Desilting was taken up during July 2012 and 1260 m3 silt was excavated in Yagantipalle village. Deepening of tank increased additional water storage capacity and observed that water table raised by 12 ft in tube wells during November 2012. Silt was applied to 15 acres covering 10 farmers. Cotton and castor were cultivated in silt applied soils. About 15 to 18% yield increase was observed in silt applied plots over the check due to high fertility status of silt.

Rajkot district in Gujarat receives low, uneven and erratic rainfall. Cotton and groundnut are the major crops during kharif and both crops are affected by drought/dry spells which generally occur during mid July to August. During kharif 2011, nearly 600 ha of cultivable land in the village was badly affected by drought. The extent of yield loss was about 50-80% in cotton and 80-100% in groundnut.

Rainwater harvesting and groundwater recharging were given priority in Magharvada village, Rajkot. Desilting and deepening of two community ponds increased storage capacity upto 37000 m3 and 30000 m3, respectively in convergence with the irrigation department of the State government. From community pond, supplemental irrigation to groundnut crop was applied by 10 farmers and covered an area of 20 ha. In rabi season, 15 farmers took up wheat crop in 20 ha area by lift irrigation of water from community pond. The average ground water table has risen by 3 to 4 m as compared to previous years.

Smaller community tanks suitable for hill agriculture in Kullu, HP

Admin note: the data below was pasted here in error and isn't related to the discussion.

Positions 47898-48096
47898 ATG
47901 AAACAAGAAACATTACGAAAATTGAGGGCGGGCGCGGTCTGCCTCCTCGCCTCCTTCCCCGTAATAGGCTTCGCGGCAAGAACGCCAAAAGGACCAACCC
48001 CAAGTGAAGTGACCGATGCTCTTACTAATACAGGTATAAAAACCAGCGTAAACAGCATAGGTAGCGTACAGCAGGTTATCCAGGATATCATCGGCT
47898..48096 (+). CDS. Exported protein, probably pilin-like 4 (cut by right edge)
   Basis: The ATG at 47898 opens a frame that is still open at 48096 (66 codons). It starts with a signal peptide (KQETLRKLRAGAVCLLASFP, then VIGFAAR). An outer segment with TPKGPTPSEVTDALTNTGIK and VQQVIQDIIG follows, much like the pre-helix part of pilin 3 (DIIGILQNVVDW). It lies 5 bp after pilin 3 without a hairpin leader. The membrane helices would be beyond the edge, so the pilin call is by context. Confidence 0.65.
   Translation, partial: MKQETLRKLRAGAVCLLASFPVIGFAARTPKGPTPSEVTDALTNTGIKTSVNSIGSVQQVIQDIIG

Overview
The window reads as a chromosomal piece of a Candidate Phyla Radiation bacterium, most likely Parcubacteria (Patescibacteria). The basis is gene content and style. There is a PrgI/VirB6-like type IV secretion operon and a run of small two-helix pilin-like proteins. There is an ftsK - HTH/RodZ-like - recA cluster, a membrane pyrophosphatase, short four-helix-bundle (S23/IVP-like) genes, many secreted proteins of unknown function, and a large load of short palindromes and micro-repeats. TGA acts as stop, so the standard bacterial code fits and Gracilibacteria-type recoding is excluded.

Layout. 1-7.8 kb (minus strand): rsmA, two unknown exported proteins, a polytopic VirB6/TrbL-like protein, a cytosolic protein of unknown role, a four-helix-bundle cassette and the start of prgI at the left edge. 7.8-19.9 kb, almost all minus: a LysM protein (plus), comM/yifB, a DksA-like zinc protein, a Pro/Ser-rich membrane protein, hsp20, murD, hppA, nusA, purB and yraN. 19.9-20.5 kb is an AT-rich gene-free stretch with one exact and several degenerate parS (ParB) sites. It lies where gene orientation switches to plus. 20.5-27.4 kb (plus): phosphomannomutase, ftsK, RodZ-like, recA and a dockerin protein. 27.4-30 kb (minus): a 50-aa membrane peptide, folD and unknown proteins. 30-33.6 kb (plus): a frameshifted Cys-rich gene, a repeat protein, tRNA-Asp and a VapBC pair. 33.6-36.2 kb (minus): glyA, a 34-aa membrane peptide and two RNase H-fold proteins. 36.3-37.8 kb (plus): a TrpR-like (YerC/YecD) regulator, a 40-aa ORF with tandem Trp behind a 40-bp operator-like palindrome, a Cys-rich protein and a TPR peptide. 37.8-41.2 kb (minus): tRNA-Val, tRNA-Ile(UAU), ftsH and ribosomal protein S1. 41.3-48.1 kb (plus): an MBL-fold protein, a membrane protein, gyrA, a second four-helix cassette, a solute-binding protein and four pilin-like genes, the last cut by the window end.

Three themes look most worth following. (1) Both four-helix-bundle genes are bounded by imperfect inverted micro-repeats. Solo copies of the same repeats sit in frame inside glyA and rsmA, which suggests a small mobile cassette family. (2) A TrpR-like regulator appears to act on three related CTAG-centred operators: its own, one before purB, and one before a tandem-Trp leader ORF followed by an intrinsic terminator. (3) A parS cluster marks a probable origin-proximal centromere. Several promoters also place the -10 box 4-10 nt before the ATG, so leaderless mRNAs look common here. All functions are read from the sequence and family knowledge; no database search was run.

Kullu district of Himachal Pradesh is known for apple production. During early nineties apple along with major cereals like wheat and maize were grown by the farmers of Chhoel Gadouri, the selected village of NICRA. However, due to warmer temperature, shifting of apple cultivation from lower valley areas to upper areas owing to non-fulfillment of chilling requirement of the crop is happening. Drought is the other major constraint in the village. Climate variability in terms of historical rainfall trend over last three decades indicated that dry spells of 10-20 days are increasing particularly during kharif season. Therefore, in order to mitigate the drought to some extent, major focus was on water harvesting for life saving irrigation through micro-irrigation system.

Keeping in view the fragile eco-system of the region, a series of inter-linked water storage tanks (one tank of 50 m3 capacity and three tanks of 20 m3 each) were constructed under the project in Chhoel Gadouri village. In addition, farmers were motivated to construct water harvesting structures through awareness cum training programme which resulted in construction of 4 water storage tanks of 80 m3 capacity by dovetailing with developmental schemes (MGNREGS). This intervention helped the farmers to cultivate vegetable crops. These tanks were able to provide irrigation to transplanted tomatoes, cauliflower and cabbage during summer and newly planted pomegranate plants. Through this intervention, there is a significant change in the cropping pattern as the area under vegetable crops like tomato, pea, spinach, okra, garlic, cauliflower and cabbage has increased, replacing area under cereals.

Scope for upscaling

Large community ponds in central and southern states and community ponds of smaller size in hilly areas can be up-scaled in convergence with MGNREGS / IWMP / NMSA.

Source: Smart practices and Technologies for Climate Resilient Agriculture